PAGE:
Wednesday 6 September 2023

Hasegawa Bf 109 G "White 2" (WNr. 412605) of IV./JG54 - Eastern Front, winter 1943-44


The latest model from Duncan Black as seen on britmodeller is well worth 'reposting' here with Duncan's permission.

" This is my first completion in over 18 months!! It originally started as a quick build to try out the hairspray technique for making a winter distemper finish. Hasegawa kit but I used some spare parts from an Eduard kit for the propellor, spinner, wheels and some cockpit parts which help add some extra detail. Painted with Mr Hobby acrylics to depict W Nr. 412605 'White 2' of IV./JG54 some time in winter 1943/44 on the Eastern Front..."


What an amazing finish. It totally captures the look of a heavily worn winter whitewash. Great job Duncan!

Duncan's build just happened to coincide with the publication of a photo-series of the same machine in the latest volume from the Prien team (JfV Teil 15/II - Einsatz im Osten). See also Vol II of Philip Saintes superb history of JG 54 published by Lela Presse; the images below show 'white 2' being prepared for a sortie (freie Jagd or Begleitschutz für Schlachtflieger) and getting airborne from a base on the northern sector of the Eastern Front, west of Leningrad (possibly Idritsa or Dno).  

At the turn of the year 1943-44 IV. Gruppe comprised a Stab flight and two Staffeln, 10. Staffel and 11. Staffel. Gkr. was Hptm Rudolf Sinner and the Staffelkapitän and ace of 10 Staffel was Oblt. Robert Weiss while 11. Staffel was led by Oblt. Erwin Leykauf. While serviceability and readiness levels were low during January 1944 with some sorties flown being broken off because of poor weather, Weiss ('white 10') filed four claims on 15 January, a further four on 17 January and four more on 25 January to reach 94 victories. Other 10. Staffel pilots of note included Obfw. Karl Brill (29th on 24 January) and Obfw. Kurt Olsen (42nd on 6 February). A matter of months later the unit would be transferred back to Germany and a third Staffel added to the Gruppe. 

Tuesday 5 September 2023

Unit history of III./ZG 26 reprinted (Lela Presse)


publishers blurb

" It may seem surprising in the context of a unit history to cover just a single Gruppe. However, III./ZG 26 - which started WW II as a Bf 109 unit - was 'detached' early on from its parent Geschwader and fought a very 'independent' war. Having received twin-engine Bf 110s during the Phoney War, the unit was largely deployed in the West and over England during 1940. Rested at the end of 1940, like all Zerstörer Gruppen, III./ZG 26 was sent to the Mediterranean in early 1941, where the unit's heavy fighters mainly supported the advance of the Afrika Korps while escorting shipping supplying the German Army in Africa. The Bf 110s also served as 'ad-hoc' transports ferrying in fuel in their 900 ltr drop tanks to be pumped out into jerry cans. In 1943, after the fall of Tunisia and facing the numerical superiority of the Allied air forces, III./ZG 26 returned to Germany and equipped with heavy weapons - including BR 21 rocket grenade launchers - was thrown into the bloody combats above the Reich. The Bf 110s were decimated and the unit was dissolved in mid-1944..."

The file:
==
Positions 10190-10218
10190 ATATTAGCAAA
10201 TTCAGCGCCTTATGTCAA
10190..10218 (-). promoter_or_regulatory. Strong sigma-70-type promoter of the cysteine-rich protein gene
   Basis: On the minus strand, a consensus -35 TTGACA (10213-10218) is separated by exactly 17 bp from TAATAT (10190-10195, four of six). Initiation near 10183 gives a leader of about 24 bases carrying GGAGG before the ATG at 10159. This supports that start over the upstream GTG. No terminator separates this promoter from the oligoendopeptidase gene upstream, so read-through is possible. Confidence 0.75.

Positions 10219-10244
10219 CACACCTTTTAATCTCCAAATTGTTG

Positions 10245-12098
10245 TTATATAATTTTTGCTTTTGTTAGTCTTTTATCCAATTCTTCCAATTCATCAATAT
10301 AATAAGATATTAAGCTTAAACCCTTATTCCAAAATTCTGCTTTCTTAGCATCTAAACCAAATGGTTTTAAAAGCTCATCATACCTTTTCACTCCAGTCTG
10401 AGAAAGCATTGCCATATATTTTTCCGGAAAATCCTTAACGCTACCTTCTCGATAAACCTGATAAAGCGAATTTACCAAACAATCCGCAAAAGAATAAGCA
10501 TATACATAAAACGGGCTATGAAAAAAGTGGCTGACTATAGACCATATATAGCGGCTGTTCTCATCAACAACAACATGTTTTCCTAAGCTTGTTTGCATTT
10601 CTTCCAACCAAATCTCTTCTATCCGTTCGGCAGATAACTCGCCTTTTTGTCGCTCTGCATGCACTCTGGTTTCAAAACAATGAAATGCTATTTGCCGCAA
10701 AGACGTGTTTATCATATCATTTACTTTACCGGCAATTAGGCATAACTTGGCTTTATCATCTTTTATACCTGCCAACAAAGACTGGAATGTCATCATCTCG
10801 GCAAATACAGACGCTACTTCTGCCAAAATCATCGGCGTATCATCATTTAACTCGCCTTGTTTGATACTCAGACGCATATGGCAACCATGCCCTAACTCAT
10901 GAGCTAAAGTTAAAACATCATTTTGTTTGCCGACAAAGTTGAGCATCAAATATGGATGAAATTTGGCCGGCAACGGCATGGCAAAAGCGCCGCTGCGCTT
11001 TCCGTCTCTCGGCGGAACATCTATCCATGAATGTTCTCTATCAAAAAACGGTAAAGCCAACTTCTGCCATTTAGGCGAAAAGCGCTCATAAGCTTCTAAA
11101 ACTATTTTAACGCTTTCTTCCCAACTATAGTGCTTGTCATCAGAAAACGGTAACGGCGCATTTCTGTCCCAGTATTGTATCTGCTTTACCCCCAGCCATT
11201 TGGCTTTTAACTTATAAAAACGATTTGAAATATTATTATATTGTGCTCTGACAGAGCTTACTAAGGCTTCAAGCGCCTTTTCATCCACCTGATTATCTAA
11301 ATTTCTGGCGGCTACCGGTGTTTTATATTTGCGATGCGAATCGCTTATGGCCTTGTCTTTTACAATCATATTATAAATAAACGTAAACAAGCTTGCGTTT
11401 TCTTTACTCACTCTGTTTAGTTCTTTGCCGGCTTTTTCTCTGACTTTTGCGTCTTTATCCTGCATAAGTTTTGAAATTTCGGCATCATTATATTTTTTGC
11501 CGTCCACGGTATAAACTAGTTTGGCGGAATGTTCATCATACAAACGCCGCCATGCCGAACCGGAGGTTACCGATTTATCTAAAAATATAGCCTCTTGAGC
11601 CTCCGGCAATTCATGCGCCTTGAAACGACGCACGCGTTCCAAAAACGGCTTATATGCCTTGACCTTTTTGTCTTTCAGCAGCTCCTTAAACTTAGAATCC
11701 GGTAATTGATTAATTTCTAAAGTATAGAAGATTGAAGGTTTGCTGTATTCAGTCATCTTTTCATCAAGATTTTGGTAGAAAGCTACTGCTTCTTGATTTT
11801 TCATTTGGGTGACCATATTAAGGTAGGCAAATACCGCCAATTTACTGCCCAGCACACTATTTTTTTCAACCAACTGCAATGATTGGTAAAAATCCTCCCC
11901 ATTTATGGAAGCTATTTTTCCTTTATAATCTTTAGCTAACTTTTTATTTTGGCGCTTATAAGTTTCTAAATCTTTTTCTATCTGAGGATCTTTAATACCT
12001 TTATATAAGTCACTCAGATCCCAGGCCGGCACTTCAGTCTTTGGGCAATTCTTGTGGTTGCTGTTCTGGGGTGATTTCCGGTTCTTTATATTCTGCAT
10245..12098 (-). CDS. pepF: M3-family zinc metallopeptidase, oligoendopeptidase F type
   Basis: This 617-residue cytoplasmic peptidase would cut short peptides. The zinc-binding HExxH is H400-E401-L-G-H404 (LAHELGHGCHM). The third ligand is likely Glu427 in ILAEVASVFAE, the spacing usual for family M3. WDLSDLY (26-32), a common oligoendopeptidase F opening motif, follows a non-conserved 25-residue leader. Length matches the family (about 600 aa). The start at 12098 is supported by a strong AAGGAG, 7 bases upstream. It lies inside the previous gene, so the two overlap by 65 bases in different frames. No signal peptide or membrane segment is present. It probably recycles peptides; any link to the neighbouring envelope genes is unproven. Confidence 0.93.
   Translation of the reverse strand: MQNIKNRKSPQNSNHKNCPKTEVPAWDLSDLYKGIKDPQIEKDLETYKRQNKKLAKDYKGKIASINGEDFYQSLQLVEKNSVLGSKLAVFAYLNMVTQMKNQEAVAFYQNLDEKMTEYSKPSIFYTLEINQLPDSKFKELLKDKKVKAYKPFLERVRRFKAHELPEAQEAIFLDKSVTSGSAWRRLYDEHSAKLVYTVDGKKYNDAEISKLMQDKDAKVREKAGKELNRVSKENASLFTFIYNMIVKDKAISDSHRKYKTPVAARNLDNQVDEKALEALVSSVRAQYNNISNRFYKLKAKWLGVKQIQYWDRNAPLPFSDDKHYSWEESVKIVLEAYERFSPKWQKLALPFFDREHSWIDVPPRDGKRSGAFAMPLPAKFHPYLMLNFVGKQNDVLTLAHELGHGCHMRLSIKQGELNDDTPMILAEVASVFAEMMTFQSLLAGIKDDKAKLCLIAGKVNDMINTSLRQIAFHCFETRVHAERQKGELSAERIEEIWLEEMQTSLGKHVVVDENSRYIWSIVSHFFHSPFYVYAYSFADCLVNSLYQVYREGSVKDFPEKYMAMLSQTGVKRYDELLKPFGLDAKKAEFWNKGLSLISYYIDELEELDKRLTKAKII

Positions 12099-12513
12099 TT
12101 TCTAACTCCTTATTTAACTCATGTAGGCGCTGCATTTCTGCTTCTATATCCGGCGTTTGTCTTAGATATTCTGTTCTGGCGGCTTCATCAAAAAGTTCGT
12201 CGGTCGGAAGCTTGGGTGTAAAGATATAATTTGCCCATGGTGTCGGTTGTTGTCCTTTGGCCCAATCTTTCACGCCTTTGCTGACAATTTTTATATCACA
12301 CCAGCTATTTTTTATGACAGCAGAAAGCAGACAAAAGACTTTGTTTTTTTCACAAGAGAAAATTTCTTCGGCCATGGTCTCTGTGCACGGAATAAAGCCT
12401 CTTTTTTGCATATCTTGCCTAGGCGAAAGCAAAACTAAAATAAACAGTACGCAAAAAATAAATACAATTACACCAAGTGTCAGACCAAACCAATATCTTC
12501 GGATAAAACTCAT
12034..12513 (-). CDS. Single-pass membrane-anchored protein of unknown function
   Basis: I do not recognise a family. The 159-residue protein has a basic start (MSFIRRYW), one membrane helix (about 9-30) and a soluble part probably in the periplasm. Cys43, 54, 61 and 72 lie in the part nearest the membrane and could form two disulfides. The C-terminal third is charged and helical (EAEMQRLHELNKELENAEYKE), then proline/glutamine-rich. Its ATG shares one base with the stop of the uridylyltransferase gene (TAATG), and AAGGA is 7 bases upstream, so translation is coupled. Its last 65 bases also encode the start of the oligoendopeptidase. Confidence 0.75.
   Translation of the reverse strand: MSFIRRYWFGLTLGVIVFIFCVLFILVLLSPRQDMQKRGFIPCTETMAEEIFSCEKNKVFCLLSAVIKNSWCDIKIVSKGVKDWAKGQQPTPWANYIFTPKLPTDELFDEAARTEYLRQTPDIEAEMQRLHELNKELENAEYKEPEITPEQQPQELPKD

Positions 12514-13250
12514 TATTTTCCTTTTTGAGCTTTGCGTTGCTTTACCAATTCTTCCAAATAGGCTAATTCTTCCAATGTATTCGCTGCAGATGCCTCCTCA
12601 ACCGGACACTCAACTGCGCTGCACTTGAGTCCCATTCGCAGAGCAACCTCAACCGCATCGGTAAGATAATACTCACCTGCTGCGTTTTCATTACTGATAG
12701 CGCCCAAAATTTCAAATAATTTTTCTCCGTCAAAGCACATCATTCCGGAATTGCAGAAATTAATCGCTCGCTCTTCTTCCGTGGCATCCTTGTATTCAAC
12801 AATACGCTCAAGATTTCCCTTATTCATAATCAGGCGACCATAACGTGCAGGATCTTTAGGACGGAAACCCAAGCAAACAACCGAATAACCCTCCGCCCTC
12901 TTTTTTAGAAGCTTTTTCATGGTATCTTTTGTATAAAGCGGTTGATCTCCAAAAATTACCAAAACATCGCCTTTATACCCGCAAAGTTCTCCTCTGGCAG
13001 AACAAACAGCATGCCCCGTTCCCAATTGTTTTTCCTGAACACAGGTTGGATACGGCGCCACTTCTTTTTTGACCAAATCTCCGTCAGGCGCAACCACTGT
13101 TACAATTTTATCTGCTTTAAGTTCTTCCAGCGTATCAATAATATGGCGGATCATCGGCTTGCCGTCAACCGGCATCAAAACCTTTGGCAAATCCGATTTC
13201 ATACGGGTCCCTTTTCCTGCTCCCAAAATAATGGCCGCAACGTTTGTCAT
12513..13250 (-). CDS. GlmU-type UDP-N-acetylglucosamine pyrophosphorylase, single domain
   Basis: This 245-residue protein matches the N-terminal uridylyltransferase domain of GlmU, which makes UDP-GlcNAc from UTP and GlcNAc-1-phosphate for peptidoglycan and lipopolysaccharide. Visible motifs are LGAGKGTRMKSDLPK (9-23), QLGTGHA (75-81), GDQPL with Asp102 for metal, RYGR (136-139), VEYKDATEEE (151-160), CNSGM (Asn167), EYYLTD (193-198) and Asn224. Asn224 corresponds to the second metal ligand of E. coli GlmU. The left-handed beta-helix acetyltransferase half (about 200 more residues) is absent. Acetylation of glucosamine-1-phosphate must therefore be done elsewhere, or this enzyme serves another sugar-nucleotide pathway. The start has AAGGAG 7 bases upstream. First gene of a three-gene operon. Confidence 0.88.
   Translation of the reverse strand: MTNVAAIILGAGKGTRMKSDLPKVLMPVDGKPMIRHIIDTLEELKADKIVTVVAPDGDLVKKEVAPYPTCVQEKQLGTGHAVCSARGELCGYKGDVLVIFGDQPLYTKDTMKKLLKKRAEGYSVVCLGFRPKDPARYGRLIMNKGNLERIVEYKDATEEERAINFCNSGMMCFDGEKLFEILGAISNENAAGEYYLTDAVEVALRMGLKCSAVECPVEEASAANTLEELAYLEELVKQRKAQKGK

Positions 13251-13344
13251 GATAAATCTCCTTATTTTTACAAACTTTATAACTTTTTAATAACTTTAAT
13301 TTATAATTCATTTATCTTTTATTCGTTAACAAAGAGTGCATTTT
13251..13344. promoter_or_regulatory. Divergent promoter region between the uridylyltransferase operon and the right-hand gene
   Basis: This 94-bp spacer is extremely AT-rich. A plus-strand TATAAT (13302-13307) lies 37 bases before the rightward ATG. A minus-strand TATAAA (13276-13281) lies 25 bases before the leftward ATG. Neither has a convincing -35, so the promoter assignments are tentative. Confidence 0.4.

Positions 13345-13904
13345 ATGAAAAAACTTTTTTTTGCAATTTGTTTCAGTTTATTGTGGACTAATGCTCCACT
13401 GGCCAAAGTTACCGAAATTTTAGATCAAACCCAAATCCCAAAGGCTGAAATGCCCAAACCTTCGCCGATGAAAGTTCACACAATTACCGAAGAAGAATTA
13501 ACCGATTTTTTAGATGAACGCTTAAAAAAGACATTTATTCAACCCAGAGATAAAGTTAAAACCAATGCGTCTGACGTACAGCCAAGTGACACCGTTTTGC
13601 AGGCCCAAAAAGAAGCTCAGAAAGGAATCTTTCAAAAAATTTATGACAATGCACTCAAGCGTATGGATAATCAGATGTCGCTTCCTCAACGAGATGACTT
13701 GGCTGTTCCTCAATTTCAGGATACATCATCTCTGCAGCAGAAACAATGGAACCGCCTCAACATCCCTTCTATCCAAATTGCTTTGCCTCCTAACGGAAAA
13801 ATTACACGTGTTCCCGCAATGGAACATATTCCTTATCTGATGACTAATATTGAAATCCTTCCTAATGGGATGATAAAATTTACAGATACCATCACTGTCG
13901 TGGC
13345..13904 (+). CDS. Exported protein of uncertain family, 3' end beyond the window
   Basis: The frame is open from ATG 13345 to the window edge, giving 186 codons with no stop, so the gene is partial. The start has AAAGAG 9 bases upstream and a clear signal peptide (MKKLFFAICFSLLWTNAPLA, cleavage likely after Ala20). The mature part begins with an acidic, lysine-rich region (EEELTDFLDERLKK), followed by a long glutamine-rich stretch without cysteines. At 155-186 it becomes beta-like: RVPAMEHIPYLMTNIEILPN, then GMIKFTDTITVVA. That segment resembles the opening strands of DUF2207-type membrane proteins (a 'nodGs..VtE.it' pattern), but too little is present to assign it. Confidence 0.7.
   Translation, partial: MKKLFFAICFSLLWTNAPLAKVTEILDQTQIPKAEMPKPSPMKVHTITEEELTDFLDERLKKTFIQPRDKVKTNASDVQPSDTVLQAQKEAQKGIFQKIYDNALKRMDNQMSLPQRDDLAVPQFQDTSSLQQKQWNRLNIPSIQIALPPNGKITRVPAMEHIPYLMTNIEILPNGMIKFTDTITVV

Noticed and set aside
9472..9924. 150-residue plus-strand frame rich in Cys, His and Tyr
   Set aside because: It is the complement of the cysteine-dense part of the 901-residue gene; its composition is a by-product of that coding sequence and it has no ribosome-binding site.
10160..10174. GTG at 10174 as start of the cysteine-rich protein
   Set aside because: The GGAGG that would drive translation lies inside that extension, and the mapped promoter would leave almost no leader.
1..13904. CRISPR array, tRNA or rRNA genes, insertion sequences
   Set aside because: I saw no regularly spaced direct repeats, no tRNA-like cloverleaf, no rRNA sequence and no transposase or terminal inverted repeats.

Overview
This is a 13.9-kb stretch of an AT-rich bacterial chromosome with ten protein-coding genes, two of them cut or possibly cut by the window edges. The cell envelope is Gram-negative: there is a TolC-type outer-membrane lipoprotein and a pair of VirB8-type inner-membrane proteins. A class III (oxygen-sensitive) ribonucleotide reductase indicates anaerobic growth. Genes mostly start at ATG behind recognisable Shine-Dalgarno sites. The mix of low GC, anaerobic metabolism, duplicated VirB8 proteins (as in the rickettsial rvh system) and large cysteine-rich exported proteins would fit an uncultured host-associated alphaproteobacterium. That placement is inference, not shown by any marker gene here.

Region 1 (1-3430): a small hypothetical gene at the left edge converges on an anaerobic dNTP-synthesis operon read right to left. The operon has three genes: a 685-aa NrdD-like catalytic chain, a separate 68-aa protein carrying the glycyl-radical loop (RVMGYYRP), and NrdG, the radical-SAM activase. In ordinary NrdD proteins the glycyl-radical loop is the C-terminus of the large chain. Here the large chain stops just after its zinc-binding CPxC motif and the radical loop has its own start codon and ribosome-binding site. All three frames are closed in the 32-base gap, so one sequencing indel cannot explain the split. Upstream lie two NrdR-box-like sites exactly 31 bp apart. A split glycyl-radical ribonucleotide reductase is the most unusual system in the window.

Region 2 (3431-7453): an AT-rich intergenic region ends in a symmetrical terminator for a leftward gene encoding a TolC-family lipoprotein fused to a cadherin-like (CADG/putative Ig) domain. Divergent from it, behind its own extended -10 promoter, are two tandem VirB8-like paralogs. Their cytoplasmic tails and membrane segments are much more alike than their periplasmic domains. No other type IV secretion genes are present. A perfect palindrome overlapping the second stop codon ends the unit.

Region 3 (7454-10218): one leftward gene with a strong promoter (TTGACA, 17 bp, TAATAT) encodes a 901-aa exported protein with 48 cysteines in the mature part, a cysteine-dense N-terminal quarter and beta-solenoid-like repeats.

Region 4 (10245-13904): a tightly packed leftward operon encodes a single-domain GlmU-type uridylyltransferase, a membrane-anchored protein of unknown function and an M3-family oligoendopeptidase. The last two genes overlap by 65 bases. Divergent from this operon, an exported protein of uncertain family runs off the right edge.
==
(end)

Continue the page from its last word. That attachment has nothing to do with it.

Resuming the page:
Reader's review

".. a war diary of a unique Luftwaffe unit, III./26 saw action action from 1939 to 1944, when it was disbanded for lack of personnel, decimated above the dying Reich, its ME-110s by then obsolescent and out-classed by Allied long-range escort fighters. The talented (the word is weak when you know the talent of the author! ) Jean-Louis Roba has reconstructed, page by page and virtually day by day, the glory days and dark hours of a very special unit that flew for 90% of its time on an aircraft that was innovative and elegant but under-powered and under-equipped, which in no way detracted from the courage of its crews and technical personnel. On the contrary, because they were called upon to fight on almost every front. This is an excellent reference work, lavishly illustrated with a number of colour photos and written with great rigour. A book for enthusiasts of Second World War air history, but also for model makers eager to find new subjects .."

A 176-page book with 380 photos and 28 color profiles. French text. A 15-page pdf extract is available to view on the Lela Presse web site here

Also on this blog; The "Luchy" trial - III./ZG 26 pilot murder

Sunday 3 September 2023

Emils of Jagdgruppe 101 (JG 77)